Craig Matheson: I don't think any of us realise the impact that we have. Children often need others to be able to stand up for them. We thought we were fighting for 500 families a year, it turned out to be a lot more. Cameron was my youngest son, the youngest of four children and he was born in 2007. And when he was three days old, we realised quite quickly that he was very, very ill. He was diagnosed with cystic fibrosis. He was diagnosed with Duchenne Muscular Dystrophy as well. But in spite of that his attitude to life was I'm having a great time, come and join in. He just engaged with everyone.

My wife and I, we took the view that we didn't want to fall back on state benefits, because we were we were making enough ourselves to meet our family's needs. It wasn't until we had to give up work, as Cam got sicker, that was the point at which we thought, well, we're going to have to ask for help. Effectively, we were allowed to retire temporarily to do the best that we could for our child. Cam, in July of 2010, had an operation that removed about 90% of his gut. It became clear that it was going to be a very, very long stay and a very, very long recovery.

We had been vaguely aware that if Cam had a very long stay in hospital, there could be implications. At home they get the benefits, in hospital after 84 days, the benefits are removed. So the state's not paying for NHS care and the benefits as well. And they said no, you're not entitled to it anymore. It's stopped. So we're suddenly left with a massive shortfall. So the first stage is you appeal to the DWP and ask them to reconsider their decision and that's dealt with entirely in-house.

By October 2012 we had been through the first stage of appeal, and then Cam died. So we had the rather surreal experience of the judge in the upper tribunal extending his condolences and ruling against Cam at the same time. We spent three and a half years of Cam's life living at Alder Hey, alongside countless other families just like us. And those were the ones that we were fighting for, after Cam died, it was those people that we wanted to try and help.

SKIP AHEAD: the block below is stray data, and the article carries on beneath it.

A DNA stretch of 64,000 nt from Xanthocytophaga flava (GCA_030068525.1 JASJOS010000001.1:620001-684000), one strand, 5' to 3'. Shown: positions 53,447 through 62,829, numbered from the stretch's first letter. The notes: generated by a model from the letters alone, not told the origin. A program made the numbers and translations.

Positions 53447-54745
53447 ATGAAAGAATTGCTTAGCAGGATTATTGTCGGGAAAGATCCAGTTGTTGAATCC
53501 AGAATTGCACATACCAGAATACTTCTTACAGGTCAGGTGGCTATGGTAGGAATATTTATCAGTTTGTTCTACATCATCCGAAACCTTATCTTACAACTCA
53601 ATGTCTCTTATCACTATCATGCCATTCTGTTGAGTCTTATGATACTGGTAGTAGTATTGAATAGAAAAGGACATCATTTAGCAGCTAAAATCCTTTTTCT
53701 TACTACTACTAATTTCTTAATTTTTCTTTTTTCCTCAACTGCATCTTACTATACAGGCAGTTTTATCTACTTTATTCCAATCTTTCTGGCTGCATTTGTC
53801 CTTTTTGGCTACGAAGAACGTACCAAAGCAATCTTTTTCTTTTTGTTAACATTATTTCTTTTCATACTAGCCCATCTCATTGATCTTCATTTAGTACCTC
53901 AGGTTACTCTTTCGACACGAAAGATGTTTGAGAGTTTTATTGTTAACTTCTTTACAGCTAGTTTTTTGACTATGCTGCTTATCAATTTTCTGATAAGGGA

We went to the Supreme Court and we initially applied on several articles of human rights and without going into all the complexities of it, for us it was article one protocol one. Which basically relates to the peaceful enjoyment of possessions. It's been established that benefits provided by the state, amount to possessions. And once given they can't be arbitrarily taken away. And the five judges ruled unanimously in Cam's favor. And then after 11 months, the government actually repealed the 84-day rule. So that nobody under the age of 18 now will lose their benefits no matter how long they're in hospital for.

It's reinforced to me just how vital human rights legislation is. Human rights legislation that we have now came out of the aftermath of the Second World War. And all of the rights that are set out in all the conventions all of those things arise from the most appalling atrocities that have been committed. It never starts with gas chambers. It starts with one small difference being used as a justification for treating somebody differently, and then you slide down the slope. So human rights to me are absolutely vital in preventing that slide from beginning.

A Lifetime of Rights: Cameron Matheison’s Legacy

Published on 29 Nov 2019

Despite suffering the most appalling tragedy, Craig Mathieson, the father of severely ill Cameron, won a Supreme Court battle that changed the Department of Work And Pension’s ability to strip a child and its parents of state benefits because they are still in hospital.

Here, he talks to us about the case that changed the lives of hundreds of struggling families for the better.

Read more about Cameron’s legacy on our website. 

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